Question & Response: How should we understand God’s ‘Sovereignty’? – with Brad Jersak


Bradley, my wife and I met you recently at the Grace Conference. I asked a question about sovereignty, and your response addressed misunderstandings of what sovereignty means. Would you please elaborate and give some additional sources for me to look into. We enjoyed the conference and the material you presented. MUCH food for thought and reflection.

— David


 I cover the topic of sovereignty quite thoroughly in A More Christlike God: a More Beautiful Gospel.
I would summarize that work like this: ‘Sovereignty’ is a biblical synonym for governance or rulership or kingdom.
That is, sovereignty denotes the function of a king. I believe that God has established his kingdom in Christ, who is sovereign over the whole universe. Over our whole world. He reigns over all. The Bible says he is the king of kings and the king of glory.
So the extent of Christ’s sovereignty is infinite and all-inclusive. It’s all his, from the big bang to the whole shebang.
The next question is how Christ came to rule–how his kingdom or sovereignty was established. The Gospels present us with a startling surprise. Christ established his kingdom rule — showed himself to be sovereign — not by violent conquest, military or miraculous coercion. He did not use overwhelming force to make people believe or behave.
Rather, Christ’s sovereignty was demonstrated when he ascended the throne of the Cross and was crowned with thorns. His glory was revealed in his meekness, humility, suffering, and death. His kingship was manifest as self-giving, radically forgiving, co-suffering love.
Yes, there was also a great and decisive victory: Christ did defeat Satan, overcame sin and conquered death. But how? Through his suffering and death, his descent into hades and his resurrection from the dead.
We read Isaiah the prophet say, ‘And the government (sovereignty) shall be on his shoulders,’ and we see these words fulfilled as Christ bears the cross on his shoulders.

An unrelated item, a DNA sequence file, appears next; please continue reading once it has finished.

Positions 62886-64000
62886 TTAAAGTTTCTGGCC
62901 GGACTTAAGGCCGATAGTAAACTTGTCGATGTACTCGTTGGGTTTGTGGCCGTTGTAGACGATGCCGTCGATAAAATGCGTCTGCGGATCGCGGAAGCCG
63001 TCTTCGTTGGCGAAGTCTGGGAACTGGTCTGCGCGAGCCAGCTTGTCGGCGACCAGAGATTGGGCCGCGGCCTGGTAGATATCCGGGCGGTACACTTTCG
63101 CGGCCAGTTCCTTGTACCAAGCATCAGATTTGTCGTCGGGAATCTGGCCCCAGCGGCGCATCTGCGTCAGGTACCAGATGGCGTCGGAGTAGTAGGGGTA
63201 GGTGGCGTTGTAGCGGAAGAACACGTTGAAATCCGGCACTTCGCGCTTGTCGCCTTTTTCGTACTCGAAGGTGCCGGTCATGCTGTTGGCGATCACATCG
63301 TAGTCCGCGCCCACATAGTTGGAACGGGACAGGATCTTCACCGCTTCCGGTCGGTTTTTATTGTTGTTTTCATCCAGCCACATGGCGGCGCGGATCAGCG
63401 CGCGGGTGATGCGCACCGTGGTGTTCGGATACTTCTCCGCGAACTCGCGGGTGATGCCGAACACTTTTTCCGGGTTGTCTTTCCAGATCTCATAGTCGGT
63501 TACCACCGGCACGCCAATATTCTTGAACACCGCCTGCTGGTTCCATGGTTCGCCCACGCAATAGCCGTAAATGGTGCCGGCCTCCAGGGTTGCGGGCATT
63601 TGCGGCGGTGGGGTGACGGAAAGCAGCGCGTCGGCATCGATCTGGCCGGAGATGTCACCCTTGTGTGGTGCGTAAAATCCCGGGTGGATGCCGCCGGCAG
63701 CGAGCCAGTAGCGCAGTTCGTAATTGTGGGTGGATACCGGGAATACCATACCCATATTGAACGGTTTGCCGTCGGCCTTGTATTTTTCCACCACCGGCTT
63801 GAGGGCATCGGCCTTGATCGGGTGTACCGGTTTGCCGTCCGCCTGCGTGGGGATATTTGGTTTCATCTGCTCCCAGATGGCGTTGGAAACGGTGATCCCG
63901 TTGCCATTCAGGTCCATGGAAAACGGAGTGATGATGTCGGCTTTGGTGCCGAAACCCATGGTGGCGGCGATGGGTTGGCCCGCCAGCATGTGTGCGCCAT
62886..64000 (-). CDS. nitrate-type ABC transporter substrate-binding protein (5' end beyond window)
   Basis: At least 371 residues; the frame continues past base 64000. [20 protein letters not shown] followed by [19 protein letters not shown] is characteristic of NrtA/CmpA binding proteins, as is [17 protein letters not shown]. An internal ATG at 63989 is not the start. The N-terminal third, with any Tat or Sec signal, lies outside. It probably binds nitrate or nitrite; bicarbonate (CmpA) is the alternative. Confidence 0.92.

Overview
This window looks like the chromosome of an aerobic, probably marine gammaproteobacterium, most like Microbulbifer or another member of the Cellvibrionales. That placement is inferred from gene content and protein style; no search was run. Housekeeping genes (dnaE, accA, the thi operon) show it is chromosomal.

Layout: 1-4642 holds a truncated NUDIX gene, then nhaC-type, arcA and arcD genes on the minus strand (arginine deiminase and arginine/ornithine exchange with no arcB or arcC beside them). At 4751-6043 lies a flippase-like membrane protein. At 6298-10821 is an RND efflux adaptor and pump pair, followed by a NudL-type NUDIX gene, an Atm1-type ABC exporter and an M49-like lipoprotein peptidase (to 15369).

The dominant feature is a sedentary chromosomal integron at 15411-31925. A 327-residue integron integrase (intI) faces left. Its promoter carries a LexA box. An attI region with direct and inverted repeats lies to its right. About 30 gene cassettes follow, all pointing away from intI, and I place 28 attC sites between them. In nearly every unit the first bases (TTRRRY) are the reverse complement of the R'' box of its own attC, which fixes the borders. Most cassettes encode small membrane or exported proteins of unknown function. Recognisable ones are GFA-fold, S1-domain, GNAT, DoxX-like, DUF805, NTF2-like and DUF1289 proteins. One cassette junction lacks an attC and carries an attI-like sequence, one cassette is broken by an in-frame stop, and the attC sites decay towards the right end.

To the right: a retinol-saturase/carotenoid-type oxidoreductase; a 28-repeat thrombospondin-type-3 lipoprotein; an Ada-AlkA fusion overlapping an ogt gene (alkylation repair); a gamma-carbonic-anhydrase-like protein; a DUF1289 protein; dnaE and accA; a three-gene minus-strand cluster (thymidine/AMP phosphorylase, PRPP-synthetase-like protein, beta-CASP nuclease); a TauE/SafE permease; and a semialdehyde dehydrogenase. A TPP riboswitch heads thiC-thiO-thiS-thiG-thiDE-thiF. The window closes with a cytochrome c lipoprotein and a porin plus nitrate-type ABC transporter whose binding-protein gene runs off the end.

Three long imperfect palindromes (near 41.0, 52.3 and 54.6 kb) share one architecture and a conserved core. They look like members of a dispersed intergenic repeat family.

We read Isaiah prophesy, ‘Arise, O God, and rule (or judge),’ and we see those words fulfilled in the resurrection. Christ rises from the dead, revealing himself to be God, trampling down death by his death, and bestowing life to those in the tombs.
This then opens a door for a right understanding of the means of Christ’s sovereignty then, now and forever. Those who forget to consider the means of Christ’s reign in Gospel terms fall into the error of ‘hyper-sovereignty’ because they want only to say God’s sovereignty is absolute.
I have said the extent is absolute, but hyper-sovereignty imagines absolute means. That is, they believe for God to be God, he must be in absolute control and so they assign every single event to God’s reign as if he were the cause of every act. In fact, they use the language of coercion and control to say that God foreordains and governs every act, including evil. In other words, God not only allows evil: he commands it (so said John Calvin). This is calling evil good and good evil. But some folks are willing to pay that price, believing that for God to rule as God he must be the direct cause of everything that happens.
The truth is that the means of Christ sovereignty is revealed clearly as the Cross: Christ shows us that God reigns over all by love. I expand this word ‘love’ to include God’s nature as self-giving, radically forgiving, co-suffering love.
But another way to parse it (in my book) is that love rules by 1. consent and 2. participation.
Look around: we see evil at work in the world. If God is in absolute control, he is the author of so much evil. But if God is love, we see that love, by nature, does not control or coerce because that wouldn’t be love. Rather, love consents to authentic otherness (our freedom to choose), even when our choices are stupid or harmful.
But Christ has not merely retreated into the absentee or observer role, as if all he did was consent. That wouldn’t be love either. Christ has entered into and participated in the human condition to the uttermost (including death), co-suffering with us in order to raise up with him and heal the fallen human nature (with Adam and Eve as types) … That is, Christ entered the scene to redeem and restore all things. So Love reigns by redemption and restoration.
And we are invited to participate! The Bible calls us as a kingdom of priests and kings who reign with him … but only by love — not be ‘taking over’ or forming our own worldly kingdoms or governments. We reign as servants of a Love who is irrepressible Light, shining in and pushing back the darkness, until everything comes ‘under his feet,’ or rule — until we see every knee bow and every tongue confessing that Christ is Lord and King of love voluntarily and willingly. That is, we participate by consenting (yielding, surrendering) to his love and participating as mirrors and mediators of his love.
That’s a start anyway. For more details, see A More Christlike God. I also suggest the writings of Simone Weil, whose book, On Science, Necessity and the Love of God was a ground breaker for me (though hard to find).
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